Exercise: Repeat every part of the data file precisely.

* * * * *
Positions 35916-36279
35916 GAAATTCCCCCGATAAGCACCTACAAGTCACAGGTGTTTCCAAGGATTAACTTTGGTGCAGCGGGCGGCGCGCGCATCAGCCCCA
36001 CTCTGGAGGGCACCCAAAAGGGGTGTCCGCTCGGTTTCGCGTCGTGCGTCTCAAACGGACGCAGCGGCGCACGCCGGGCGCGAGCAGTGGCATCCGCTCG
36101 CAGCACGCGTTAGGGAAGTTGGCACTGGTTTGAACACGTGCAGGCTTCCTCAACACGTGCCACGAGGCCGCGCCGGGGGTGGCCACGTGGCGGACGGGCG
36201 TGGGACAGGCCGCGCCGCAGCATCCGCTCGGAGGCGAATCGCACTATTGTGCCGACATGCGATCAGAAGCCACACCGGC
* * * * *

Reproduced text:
Positions 35916-36279
35916 GAAATTCCCCCGATAAGCACCTACAAGTCACAGGTGTTTCCAAGGATTAACTTTGGTGCAGCGGGCGGCGCGCGCATCAGCCCCA
36001 CTCTGGAGGGCACCCAAAAGGGGTGTCCGCTCGGTTTCGCGTCGTGCGTCTCAAACGGACGCAGCGGCGCACGCCGGGCGCGAGCAGTGGCATCCGCTCG
36101 CAGCACGCGTTAGGGAAGTTGGCACTGGTTTGAACACGTGCAGGCTTCCTCAACACGTGCCACGAGGCCGCGCCGGGGGTGGCCACGTGGCGGACGGGCG
36201 TGGGACAGGCCGCGCCGCAGCATCCGCTCGGAGGCGAATCGCACTATTGTGCCGACATGCGATCAGAAGCCACACCGGC